Thursday, 4/21/16

  1. Barbarian eduction
  2. How do you argue with high trump?
  3. Hoaxing 101
  4. English/Barbarian translation
  5. What Hellions have in common
  6. Choice and Compulsion
  7. Naked Emperors


Where, O where,  in government is a voice — even one — that is not totally crass about the benefits of education?

Prominent American politicians have decided education has only an economic and utilitarian purpose. Barack Obama, in 2014, essentially declared a degree in art history a waste of time, because it wouldn’t give people a chance to make money. And during a debate in November, Marco Rubio said we “need more welders than philosophers” because “welders make more money.”

Both meant for their comments to encourage people to enter the trades. But both were also expressing a widely-held belief that the humanities are for navel-gazers. Studying them will get you a job at Starbucks and nothing more.

But they, along with others in the culture who endorse this view, are wrong. A full education is one that results in formation. It teaches us to be better human beings and better citizens, and it would do much to address the spiritual malaise facing the United States today.

(Jonathan Bishop, Education for Those Who Love Too Little and Know Too Little)

I won’t deny that there are collateral questions, including the need to make money to pay off college loans. But I’ll suggest that there’s a vicious cycle, that the high cost of university “education” is driven in part by the expectation of making big bucks upon graduation, which is driven in part by vulgar comments like those of Obama and Rubio. And then opportunists pile on by larding university offices with 6-figure administrators while putting food-stamp adjuncts in the classrooms.

And yes, it’s a “spiritual malaise” because it starts with a false anthropology, a skewed and reductionist view that humans are just economic machines who enjoy orgasms on their time off.

It’s dangerous to get me started on this.


I love most Orthodox convert stories, but one I just finished was somehow especially moving, despite its dissimilarity from my own story.

How does one argue [theology] with a man who can tell you what the Greek text literally means and then brings the powerful witness of the Fathers to bear on the topic? The vagaries of “the German School” and neo-conservative theology seemed to pale in comparison.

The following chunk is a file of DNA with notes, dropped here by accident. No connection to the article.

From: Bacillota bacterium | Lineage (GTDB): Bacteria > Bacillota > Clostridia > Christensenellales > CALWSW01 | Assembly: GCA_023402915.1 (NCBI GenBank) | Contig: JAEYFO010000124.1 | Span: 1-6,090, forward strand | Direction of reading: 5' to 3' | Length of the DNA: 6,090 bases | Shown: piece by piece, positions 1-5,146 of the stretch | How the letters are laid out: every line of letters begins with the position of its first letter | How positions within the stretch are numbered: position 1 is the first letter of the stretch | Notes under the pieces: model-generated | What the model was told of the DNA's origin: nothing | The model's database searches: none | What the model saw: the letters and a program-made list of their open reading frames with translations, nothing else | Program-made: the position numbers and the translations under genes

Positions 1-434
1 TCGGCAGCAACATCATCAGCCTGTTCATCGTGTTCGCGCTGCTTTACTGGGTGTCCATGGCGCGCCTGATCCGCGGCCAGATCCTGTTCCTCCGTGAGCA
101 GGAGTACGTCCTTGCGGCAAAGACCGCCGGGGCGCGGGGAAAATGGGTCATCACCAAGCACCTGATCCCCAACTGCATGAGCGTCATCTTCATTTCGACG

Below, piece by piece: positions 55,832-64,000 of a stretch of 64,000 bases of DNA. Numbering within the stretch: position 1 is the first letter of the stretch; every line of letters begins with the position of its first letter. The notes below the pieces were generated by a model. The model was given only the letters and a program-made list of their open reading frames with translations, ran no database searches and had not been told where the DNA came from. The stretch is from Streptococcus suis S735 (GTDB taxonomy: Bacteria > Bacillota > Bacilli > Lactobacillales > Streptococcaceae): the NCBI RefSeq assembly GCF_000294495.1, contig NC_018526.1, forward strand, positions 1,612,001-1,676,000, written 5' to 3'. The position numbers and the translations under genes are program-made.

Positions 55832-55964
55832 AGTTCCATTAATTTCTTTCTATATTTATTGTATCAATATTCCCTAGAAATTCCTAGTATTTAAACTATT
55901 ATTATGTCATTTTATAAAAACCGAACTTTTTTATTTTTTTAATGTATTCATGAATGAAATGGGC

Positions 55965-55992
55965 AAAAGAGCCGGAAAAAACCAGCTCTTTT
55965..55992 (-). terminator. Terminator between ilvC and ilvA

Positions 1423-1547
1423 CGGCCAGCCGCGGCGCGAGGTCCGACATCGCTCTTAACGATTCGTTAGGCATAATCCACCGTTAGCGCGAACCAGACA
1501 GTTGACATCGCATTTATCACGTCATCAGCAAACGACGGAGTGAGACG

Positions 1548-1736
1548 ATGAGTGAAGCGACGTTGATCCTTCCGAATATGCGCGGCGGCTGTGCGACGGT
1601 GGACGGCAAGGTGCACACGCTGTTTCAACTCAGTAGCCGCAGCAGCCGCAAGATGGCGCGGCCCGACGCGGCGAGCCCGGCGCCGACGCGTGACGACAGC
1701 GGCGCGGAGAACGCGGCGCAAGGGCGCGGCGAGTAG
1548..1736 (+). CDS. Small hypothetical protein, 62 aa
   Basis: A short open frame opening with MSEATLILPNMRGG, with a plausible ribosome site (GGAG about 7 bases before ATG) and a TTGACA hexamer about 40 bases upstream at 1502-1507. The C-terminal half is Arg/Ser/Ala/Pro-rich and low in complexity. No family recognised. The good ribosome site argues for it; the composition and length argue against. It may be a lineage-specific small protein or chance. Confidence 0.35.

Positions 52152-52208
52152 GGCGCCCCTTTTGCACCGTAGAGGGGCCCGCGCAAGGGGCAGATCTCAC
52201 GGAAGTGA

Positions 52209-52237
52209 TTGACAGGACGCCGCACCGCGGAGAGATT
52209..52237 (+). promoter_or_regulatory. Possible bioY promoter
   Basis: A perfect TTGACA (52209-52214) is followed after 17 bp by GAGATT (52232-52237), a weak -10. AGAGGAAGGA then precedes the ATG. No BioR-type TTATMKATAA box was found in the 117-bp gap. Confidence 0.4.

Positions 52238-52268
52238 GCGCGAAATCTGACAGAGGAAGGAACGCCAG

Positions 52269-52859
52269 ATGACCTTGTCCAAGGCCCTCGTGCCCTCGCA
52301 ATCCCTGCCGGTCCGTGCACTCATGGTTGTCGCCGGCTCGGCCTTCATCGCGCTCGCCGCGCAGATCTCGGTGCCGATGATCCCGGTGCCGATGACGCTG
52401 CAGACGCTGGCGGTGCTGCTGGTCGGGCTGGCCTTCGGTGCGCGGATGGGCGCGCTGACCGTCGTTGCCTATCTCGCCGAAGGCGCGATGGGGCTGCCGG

(Fr. John Moses, in part three of his story of how he became Orthodox. Part one, part two)



Jordan Brown’s error was picking on a most unlikely target, and one with a pile of money to pay lawyers to fight back. If he had picked for his scam a small, independently owned bakery, particularly one run by Christians, he would still be a martyr.

(Rod Dreher, emphasis added; see also Mollie Hemingway)

Mollie’s is funnier than Rod’s by far, but the emphasized part of Rod’s is what’s really painful. The exposure of a “progressive” hoax rarely gets the mainstream play that the hoax got. If the bakery doesn’t have a Whole Foods-sized budget, it hasn’t got a prayer.


Barton Swaim reviewed panned a 50th anniversary edition of John R.W. Stott’s Basic Christianity in First Things. Examples:

[1] It had been many years since I had read Basic Christianity, but somehow that didn’t sound right. Are young people—or were they in the 1950s—really opposed to anything that “looks like an institution”? They didn’t seem opposed, for example, to universities back then. So I took down my old copy of the book, a 1971 reprint also published by ­Eerdmans. In that version, the sentence reads: “They are opposed to anything which savours of institutionalism.” Hold on. Opposing institutionalism is very different from opposing institutions. You might as well equate opposing nationalism with opposing nations. The editor hasn’t simply updated the text; he has changed its meaning. And changed it stupidly.